Work engagement and burnout have been researched extensively through the Job Demands-Resources (JD-R) stress framework; however, there are still relationships within the model that are not fully understood. Historically, job demands have been considered to be one homogenous group having similar relationships with resources, burnout and engagement. Researchers have found that job demands have been consistently positively related to burnout, and job resources have been positively related to engagement. Associations between job demands and engagement have been shown to be positive, negative, non-existent, as well as curvilinear (Bailey, Madden, Alfes, & Fletcher, 2015). However, job demands may be differentiated into challenges, which may actually be less harmful for workers, and hindrances, which may account for the majority of the negative association with burnout. Although a small amount of primary research has investigated demands differentiated into challenges and hindrances with samples outside of the U.S., no studies to date have investigated the relationship between challenge and hindrance demands with burnout and work engagement with a sample of employees in the U.S. Additionally, very little research has studied the interaction effects within a differentiated demands model on burnout and work engagement. In this study, a moderated hierarchical regression analysis was used to explore the relationships among challenge demands, hindrance demands, resources, burnout, and engagement with a sample of knowledge workers in the U.S. sourced through the Amazon Mechanical Turk system. Overall, hindrance demands were found to be positively related to burnout and negatively related to engagement. Challenge demands were not significantly related to burnout but were positively related to engagement. The interactive effects of job resources were only observed for the hindrance demand relationships. The differentiated model of job demands may provide a clearer understanding of the different mitigating and boosting relationships between challenges, hindrances, and resources. The results of this study suggest that for executives who wish to increase the positive outcomes associated with well-being, they may want to focus on reducing hindrance demands and increase access to resources across their organizations. Further implications for practice and research will be discussed.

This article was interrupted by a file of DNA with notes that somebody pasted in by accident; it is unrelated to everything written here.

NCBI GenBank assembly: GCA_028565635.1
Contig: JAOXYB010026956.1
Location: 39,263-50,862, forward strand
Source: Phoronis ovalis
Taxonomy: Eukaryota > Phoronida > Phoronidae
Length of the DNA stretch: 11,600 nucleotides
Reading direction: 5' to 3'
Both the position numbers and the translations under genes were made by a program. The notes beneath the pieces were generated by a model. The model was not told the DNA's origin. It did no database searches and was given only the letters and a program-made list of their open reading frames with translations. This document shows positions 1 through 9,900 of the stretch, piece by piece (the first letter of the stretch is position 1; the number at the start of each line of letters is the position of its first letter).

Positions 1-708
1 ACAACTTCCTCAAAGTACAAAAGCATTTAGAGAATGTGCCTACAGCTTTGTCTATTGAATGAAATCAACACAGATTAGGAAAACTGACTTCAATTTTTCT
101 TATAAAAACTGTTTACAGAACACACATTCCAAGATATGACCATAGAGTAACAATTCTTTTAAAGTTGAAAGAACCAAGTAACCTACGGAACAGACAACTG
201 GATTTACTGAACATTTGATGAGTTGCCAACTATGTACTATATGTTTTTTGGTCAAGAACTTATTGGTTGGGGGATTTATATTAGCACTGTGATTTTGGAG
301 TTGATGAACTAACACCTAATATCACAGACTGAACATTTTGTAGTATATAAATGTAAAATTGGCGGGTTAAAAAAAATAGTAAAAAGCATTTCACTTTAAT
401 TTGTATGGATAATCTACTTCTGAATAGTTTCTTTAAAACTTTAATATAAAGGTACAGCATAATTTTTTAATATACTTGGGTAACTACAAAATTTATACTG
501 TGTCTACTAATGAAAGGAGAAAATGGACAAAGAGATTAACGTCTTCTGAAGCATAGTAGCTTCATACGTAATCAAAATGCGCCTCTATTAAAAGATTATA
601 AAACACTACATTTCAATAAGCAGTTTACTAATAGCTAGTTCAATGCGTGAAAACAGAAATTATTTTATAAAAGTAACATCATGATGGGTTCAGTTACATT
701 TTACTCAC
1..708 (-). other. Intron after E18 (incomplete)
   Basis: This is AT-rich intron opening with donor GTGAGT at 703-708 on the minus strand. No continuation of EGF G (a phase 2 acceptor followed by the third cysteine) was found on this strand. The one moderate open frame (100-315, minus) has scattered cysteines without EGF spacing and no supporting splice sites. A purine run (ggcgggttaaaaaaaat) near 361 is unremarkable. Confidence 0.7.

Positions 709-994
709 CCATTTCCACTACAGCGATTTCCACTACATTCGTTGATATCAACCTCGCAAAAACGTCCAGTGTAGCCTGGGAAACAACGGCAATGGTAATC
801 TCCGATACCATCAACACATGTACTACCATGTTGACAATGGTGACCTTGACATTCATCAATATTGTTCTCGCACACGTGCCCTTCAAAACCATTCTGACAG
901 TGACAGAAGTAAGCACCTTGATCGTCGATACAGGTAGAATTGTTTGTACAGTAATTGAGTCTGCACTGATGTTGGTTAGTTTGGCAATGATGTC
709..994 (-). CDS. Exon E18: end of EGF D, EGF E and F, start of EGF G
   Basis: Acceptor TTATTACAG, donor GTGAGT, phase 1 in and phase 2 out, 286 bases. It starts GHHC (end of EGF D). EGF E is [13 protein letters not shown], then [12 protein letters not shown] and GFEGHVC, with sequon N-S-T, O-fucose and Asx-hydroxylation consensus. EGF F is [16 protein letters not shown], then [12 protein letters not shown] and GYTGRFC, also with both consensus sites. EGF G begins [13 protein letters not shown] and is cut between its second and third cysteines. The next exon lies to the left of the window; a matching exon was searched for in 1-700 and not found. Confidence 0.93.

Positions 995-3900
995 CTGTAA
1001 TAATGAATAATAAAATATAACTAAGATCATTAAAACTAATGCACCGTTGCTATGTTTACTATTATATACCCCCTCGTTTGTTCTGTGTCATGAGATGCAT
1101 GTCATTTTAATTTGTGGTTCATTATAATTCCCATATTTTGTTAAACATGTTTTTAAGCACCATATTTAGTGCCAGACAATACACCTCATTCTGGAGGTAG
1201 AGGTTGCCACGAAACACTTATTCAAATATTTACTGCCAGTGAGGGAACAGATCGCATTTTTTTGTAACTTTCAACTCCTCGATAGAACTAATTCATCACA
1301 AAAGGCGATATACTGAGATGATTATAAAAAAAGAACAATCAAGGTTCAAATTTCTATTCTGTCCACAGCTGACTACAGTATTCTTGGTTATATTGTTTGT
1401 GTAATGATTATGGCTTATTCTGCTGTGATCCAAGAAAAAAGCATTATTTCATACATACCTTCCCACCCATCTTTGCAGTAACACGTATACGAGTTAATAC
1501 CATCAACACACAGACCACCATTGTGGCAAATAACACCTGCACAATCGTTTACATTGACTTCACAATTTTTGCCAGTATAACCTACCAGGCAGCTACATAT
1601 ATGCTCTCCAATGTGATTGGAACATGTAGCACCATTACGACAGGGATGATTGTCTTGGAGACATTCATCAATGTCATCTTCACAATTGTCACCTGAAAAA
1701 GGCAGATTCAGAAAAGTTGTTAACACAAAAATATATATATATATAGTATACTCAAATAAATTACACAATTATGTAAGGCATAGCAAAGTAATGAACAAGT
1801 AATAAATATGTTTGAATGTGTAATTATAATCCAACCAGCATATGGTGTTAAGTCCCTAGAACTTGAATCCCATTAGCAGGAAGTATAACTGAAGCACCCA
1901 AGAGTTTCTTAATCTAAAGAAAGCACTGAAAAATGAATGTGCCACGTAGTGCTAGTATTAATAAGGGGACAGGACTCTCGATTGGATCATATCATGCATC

|Advisor:||Aramovich, Nicholas Aramovich P.|
|Commitee:||Howland, Alex C., Lopez, Patricia Denise|
|School:||Alliant International University|
|School Location:||United States -- California|
|Source:||DAI-A 79/09(E), Dissertation Abstracts International|
|Subjects:||Psychology, Occupational psychology, Organizational behavior|
|Keywords:||Burnout, Engagement, JD-R, Well-being|
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